A: I used to like Western rock music, but I don’t really listen to it anymore. I was also exposed to Japanese culture at an early age. In Shanghai, a lot of television channels played Japanese cartoons, so they had a big influence on our generation. My favorite thing today is still mainstream culture, like sci-fi movies with really good computer-generated effects and other really good Japanese animated movies. I don’t really like art-house films.
Q: You often collaborate with other nonvisual artists, like the sound artist Wang Changcun and the composer Du Yun. How do these collaborations come about?
A: Sometimes I search for musicians and sometimes they find me. I’ve collaborated with musicians who work in opera, death metal, electronic and pop music, and hip-hop. They are usually acquaintances or people I’ve discovered on websites like SoundCloud. The Internet is quite useful, because I don’t really interact with people that much. As long as I have access to a computer, I can make art.
Q: What are the websites you go to?
A: One is Bilibili, a website for watching cartoons. I visit this every day.
When I finish a work, I’ll upload it on Vimeo. For me, it’s important what average people online think. They’re not like people in art circles who might be really phony and say, “Oh, I like your work so much.” It’s boring if the only people who see your work are from one circle.
Q: Do you identify as a Chinese artist?
A: It’s kind of inevitable that you’re labeled as one. If I have an exhibition abroad, they always say, “This is a Chinese artist.” But that’s why I say that I want to live on the Internet. That way, nobody knows who you are. People online only care about your work and whether it’s any good. They’re not thinking about who the person is behind the work. By living on the Internet, you can abandon your identity, nationality, gender, even your existence as a human being. I rather like this feeling.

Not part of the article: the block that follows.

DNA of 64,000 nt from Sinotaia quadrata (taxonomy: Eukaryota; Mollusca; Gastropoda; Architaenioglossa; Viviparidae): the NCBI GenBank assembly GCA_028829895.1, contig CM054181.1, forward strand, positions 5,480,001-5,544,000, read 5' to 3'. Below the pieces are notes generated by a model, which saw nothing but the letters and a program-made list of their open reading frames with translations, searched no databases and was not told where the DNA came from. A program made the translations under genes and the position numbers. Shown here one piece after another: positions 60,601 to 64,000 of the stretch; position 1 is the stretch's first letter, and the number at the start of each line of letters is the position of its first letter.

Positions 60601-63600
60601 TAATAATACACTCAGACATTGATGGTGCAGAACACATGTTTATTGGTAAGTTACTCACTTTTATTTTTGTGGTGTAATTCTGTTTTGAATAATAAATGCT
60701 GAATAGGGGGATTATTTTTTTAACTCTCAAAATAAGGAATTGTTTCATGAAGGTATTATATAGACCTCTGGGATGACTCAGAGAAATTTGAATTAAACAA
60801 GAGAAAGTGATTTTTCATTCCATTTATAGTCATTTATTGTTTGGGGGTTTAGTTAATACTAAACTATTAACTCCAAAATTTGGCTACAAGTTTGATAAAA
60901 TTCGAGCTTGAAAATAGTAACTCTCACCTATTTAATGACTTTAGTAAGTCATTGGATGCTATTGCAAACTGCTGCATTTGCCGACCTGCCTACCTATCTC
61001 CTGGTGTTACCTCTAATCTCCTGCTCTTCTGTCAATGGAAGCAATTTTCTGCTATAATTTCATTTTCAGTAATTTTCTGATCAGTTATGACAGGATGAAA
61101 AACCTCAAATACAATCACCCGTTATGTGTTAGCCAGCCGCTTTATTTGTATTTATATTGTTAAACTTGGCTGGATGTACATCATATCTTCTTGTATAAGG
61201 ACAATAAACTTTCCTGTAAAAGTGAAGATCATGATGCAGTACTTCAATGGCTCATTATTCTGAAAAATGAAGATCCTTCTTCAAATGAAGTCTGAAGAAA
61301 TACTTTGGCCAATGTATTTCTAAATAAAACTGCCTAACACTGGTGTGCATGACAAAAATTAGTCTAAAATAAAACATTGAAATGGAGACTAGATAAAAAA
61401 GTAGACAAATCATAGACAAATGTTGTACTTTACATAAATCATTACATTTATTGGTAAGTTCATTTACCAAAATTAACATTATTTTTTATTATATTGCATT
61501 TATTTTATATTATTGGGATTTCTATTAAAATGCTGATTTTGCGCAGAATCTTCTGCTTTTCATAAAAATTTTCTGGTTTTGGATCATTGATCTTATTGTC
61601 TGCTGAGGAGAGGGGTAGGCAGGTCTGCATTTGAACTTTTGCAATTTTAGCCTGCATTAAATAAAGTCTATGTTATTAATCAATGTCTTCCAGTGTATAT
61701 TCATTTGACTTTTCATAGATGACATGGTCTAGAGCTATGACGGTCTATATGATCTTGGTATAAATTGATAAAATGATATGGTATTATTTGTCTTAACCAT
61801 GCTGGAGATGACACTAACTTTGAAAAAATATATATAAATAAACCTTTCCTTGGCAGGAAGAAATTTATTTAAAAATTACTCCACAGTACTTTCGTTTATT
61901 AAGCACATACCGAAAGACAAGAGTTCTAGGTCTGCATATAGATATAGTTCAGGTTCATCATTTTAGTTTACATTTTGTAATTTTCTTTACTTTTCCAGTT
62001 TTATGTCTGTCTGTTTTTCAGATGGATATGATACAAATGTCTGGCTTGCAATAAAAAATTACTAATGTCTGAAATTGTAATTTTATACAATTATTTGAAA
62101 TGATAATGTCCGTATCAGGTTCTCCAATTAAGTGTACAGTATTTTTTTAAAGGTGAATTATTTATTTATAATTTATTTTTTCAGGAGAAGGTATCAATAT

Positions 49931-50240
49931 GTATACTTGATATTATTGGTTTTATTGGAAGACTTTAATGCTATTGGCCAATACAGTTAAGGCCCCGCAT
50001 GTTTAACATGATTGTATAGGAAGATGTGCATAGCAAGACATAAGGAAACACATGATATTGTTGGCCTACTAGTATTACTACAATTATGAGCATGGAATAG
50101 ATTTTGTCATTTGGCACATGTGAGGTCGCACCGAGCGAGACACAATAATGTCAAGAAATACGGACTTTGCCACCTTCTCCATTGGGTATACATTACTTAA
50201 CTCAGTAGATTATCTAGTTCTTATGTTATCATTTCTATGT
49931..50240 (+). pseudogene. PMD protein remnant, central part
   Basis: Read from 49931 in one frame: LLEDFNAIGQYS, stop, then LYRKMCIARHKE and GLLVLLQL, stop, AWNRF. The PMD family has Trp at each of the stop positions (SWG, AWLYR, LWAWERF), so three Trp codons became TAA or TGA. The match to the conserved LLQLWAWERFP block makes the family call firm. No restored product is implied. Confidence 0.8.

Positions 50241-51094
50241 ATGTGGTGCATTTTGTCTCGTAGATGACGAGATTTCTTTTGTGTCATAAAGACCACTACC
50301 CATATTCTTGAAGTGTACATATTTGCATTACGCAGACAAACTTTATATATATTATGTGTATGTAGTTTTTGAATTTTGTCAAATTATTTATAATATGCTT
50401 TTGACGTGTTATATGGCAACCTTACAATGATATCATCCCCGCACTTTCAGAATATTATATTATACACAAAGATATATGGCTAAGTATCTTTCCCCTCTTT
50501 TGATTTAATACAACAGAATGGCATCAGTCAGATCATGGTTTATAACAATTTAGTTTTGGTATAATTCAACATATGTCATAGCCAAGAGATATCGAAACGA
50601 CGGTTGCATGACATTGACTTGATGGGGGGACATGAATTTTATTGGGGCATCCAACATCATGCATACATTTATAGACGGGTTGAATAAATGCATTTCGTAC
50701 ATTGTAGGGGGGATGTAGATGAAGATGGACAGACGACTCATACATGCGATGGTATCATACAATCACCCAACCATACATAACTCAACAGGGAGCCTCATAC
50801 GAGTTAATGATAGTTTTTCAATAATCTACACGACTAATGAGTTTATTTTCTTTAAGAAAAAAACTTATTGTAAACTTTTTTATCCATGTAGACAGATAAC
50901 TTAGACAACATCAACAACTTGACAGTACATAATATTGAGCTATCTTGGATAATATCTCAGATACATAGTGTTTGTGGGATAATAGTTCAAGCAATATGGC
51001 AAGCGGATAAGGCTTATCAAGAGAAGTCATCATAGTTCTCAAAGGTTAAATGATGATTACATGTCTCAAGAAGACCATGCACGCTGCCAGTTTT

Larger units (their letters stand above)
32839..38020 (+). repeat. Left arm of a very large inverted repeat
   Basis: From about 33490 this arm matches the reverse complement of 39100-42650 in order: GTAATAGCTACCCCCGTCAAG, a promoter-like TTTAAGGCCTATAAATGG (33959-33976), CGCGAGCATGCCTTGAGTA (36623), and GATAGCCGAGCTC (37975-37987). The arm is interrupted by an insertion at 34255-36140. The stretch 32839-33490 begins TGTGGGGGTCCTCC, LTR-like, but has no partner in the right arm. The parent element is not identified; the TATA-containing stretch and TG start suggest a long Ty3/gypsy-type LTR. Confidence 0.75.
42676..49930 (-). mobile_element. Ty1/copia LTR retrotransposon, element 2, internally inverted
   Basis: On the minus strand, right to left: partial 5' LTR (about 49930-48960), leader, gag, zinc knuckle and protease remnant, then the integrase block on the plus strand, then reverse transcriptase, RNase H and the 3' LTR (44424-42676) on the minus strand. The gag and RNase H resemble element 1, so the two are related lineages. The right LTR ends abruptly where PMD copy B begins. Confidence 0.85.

Q: Can you talk about your 2013 work “Uterus Man”?
A: The human embodiment of “Uterus Man” in my work is a Japanese man named Mao Sugiyama, who had his genitals cut off and served them in a meal to other people. When I first heard about him I thought he sounded really weird. But then I noticed that he was a painter and that he had said that he hated gender labels and if he was just a painter then why did he need to have a gender? I was really moved so I got in touch with him. That’s how we started collaborating.
A lot of people think it’s a feminist work, while others think that it’s a superhero story. People project what they’re already thinking. My own opinion is that you can’t choose your gender when you’re born and it only matters in a social context. When you’re contemplating something, you don’t consciously think, “As a man, I think this” or “As a woman, I think this.” That’s why I think society’s gender divisions are pretty absurd.
Q: You said you basically live on the Internet and your work is influenced by things you see online. Is there any influence from real-world events or politics?
A: The older generation of artists really like to make works concerning politics or the nation. But I think there are limitations to this creative method. If you don’t understand politics, or if you’re not from that country, you can’t understand the works.
I don’t really understand these kinds of things myself. I’m really scared of going to museums, because I don’t understand a lot of the works. There are things that are common to all human beings and even animals. Basically, I spend my time chasing after those universal things we all have in common.
Two picture captions with an earlier version of this article misidentified video stills from Lu Yang’s work. They were from “Moving Gods,” not “Lu Yang Delusional Mandala.”